I want you to listen to the one of the most critical passages on this subject, especially since this is the transition from old covenant people of God to new covenant, Acts 2:38-41. Recognize, by the way, that both traditions read this differently. This is a matter of interpretation, but remember that we are trying to holistically understand the Bible. Acts 2:38-41, “And Peter said to them, ‘Repent and be baptized every one of you in the name of Jesus Christ for the forgiveness of your sins, and you will receive the gift of the Holy Spirit. For the promise is for you and for your children and for all who are far off, everyone whom the Lord our God calls to himself.’ And with many other words he bore witness and continued to exhort them, saying, ‘Save yourselves from this crooked generation.’ So those who received his word were baptized, and there were added that day about three thousand souls.”
We would argue that this connection plays itself out all throughout the book of Acts. In Acts 8, the Ethiopian eunuch believes and he is baptized. In Acts 9, Paul is converted and baptized. In Acts 10, Cornelius believes and he is baptized. In Acts 16, Lydia is converted and she is baptized. In Acts 16, the Philippian jailer believes in Christ and he is baptized. In Acts 18, Crispus believes and he is baptized. Even in places where there is the idea of a household being baptized, we would say that there is no explicit evidence of infants or children being baptized in those homes. Furthermore, in all of those contexts (3 or 4 of which are in Acts), you see the idea of believing, hearing, repenting, something that indicates that it is adult faith that is at work. I’m not saying kids can’t be saved, but we’re speaking here of the idea of hearing, repenting, and believing.
Now I want you to hear me very clearly and I pray that there is appropriate humility as well as conviction in this. The reason that we hold to believer baptism is not because we love being Baptist and want the “Baptist badge”, whatever that means. But it’s because we’re persuaded that believer baptism is taught in the Bible and we’re convinced that believer baptism accurately reflects the nature of the new covenant community and the precious promises of God. Ezekiel 36:26-27 says, “And I will give you a new heart, and a new spirit I will put within you. And I will remove the heart of stone from your flesh and give you a heart of flesh. And I will put my Spirit within you, and cause you to walk in my statutes and be careful to obey my rules.” To put it simply, we believe that believer baptism upholds the glory of God that He intends to display in the church. That these people, indeed are different. Not that they are perfect but they have been changed by God, that the life of God is at work in the souls of these people.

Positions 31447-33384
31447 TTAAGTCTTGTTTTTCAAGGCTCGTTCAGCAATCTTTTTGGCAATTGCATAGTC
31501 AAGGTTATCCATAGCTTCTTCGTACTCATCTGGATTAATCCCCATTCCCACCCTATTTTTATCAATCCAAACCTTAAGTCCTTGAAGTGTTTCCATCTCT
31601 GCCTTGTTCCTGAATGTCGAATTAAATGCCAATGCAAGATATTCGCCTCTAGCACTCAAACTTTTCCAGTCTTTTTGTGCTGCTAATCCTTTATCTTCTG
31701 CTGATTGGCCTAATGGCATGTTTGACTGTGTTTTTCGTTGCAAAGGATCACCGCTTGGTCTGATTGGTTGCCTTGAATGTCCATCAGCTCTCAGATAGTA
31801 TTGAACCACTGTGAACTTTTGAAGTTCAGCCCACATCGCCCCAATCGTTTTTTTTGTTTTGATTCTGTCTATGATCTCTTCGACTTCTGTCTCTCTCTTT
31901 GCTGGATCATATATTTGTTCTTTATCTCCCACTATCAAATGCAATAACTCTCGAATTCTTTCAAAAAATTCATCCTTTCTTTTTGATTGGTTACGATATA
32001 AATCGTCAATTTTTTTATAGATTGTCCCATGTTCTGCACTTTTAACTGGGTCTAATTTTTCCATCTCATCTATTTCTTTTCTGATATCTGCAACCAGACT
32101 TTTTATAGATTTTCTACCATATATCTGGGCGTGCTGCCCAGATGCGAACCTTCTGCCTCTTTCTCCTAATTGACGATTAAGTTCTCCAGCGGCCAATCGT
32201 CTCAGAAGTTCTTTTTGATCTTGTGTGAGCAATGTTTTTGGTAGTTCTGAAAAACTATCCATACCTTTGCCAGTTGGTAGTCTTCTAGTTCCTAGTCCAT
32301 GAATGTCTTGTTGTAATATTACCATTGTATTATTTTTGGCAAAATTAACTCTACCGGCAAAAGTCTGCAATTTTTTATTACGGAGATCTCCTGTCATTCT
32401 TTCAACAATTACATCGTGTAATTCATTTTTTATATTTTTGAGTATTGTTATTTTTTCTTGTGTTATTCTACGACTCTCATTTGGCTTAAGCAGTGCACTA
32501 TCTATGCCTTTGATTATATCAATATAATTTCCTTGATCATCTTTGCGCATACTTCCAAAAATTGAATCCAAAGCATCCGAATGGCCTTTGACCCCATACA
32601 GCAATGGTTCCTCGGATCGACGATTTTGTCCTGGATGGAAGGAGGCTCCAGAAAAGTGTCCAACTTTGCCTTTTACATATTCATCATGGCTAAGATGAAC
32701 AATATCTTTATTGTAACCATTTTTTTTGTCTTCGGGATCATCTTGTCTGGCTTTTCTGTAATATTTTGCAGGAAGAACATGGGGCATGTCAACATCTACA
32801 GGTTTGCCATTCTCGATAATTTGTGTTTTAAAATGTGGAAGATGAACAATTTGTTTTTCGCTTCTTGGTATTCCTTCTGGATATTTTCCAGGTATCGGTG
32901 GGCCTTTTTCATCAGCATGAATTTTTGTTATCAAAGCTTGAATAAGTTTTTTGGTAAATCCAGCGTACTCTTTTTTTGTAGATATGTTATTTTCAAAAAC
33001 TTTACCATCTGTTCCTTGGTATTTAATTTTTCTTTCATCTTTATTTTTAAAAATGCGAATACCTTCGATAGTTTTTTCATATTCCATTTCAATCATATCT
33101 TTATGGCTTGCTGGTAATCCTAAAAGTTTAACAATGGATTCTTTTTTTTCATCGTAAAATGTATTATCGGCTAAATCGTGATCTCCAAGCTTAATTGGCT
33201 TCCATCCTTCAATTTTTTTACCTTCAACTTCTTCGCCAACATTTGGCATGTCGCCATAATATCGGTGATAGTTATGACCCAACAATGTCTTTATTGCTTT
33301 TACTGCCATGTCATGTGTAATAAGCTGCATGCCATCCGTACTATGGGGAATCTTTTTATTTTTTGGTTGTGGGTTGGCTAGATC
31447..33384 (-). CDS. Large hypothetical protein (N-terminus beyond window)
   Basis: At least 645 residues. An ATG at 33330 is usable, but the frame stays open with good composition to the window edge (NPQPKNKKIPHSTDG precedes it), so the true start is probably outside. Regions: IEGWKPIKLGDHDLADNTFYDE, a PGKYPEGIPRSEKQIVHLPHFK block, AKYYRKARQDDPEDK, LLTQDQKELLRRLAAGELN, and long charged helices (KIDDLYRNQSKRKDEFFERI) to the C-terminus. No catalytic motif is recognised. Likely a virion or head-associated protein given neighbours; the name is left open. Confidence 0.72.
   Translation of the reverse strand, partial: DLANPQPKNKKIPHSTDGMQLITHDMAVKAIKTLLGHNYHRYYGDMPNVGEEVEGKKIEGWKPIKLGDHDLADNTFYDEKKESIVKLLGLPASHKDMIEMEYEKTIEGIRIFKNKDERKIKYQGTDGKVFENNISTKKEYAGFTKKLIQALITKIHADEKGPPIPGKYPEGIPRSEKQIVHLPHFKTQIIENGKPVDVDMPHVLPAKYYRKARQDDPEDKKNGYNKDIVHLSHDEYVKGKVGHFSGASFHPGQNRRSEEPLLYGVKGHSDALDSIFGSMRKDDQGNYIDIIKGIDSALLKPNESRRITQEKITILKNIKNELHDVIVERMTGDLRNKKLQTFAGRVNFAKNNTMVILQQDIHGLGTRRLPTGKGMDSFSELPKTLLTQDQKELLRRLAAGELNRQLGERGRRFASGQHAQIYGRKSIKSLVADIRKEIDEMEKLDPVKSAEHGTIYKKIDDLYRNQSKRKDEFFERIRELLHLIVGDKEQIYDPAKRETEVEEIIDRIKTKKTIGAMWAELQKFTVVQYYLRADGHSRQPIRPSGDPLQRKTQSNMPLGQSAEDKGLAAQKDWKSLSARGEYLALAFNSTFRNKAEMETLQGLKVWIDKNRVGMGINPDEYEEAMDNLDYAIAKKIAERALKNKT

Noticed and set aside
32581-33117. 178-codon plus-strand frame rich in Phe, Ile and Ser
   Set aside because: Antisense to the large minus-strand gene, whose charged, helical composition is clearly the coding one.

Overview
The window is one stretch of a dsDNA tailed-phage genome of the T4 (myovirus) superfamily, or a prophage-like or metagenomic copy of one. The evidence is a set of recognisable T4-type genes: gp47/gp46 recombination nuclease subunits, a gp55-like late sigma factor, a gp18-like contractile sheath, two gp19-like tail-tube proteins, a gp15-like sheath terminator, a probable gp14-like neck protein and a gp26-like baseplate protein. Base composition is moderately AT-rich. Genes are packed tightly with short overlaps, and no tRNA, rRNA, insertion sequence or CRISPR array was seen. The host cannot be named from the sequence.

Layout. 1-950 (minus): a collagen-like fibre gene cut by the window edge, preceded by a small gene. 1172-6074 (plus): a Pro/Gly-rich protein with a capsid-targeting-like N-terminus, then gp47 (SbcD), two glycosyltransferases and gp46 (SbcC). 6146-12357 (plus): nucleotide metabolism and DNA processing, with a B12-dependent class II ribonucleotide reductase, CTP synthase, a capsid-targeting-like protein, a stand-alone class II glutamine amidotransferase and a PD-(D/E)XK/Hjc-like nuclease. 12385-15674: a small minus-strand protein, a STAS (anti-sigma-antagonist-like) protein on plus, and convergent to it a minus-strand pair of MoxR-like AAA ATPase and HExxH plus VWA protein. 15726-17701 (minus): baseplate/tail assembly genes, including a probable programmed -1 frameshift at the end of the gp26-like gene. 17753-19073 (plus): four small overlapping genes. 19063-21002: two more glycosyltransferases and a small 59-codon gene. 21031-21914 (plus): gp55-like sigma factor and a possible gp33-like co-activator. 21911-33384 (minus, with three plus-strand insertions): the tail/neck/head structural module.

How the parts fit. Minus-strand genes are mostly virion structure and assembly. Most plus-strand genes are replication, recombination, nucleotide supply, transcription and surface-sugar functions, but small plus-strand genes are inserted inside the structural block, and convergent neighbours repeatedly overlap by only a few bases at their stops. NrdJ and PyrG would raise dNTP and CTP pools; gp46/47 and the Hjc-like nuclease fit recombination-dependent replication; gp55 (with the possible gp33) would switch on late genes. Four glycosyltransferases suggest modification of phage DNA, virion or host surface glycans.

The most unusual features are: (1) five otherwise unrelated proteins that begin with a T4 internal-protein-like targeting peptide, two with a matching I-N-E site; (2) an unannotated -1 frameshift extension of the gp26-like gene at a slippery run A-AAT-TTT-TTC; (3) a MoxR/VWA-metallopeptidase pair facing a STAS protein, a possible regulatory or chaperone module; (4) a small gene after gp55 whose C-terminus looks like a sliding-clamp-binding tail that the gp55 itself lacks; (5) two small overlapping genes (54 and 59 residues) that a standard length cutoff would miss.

Now, what about those of you here who have been baptized as an infant and then later been through a confirmation of some sort? What do you do with this particular message? I pray, first of all, that you receive it as it is intended. I don’t want you to think we are talking about how Baptists are right and everyone else is wrong. That is not at all our heart. We want to say what the Bible has to say. Even if we have to correct our theology in any way, we want to be submissive to the Bible in all respects. I want you to know that you are always welcome at Christ Fellowship. We don’t not consider this an issue of salvation or regard you as a second-class Christian in any sense. We genuinely love you and thank God for His work in your life. And we understand why you may have come to different conclusions. We absolutely understand that and respect that. But I would urge you to consider what I’m saying and ask the question, at the very least, “Is this biblical? Is this what the Bible says?” Are there examples in the Bible that we can go on? What is the church? And, if baptism ultimately portrays union with Christ—death, burial, and resurrection with Christ—how can that be true of anyone who has not savingly believed upon Christ? Now, for some of you, that may mean a lot of questioning after today. I would be glad to have that conversation with you as well or any of our elders. We would like to pray with you about that. We mean that sincerely. For others that are convinced that this is biblical but may have never seen this before, I would urge you to be baptized, to follow upon those convictions. I know that it could seem in some cases like a rejection of your spiritual heritage. I would encourage you not to see this as a rejection of anything but as the reception of your true spiritual heritage in Jesus Christ. You have come to faith in Christ. You are His son or daughter; you know the Lord by His grace. And you now have opportunity to declare that to the entire world. I would humbly encourage you to be baptized.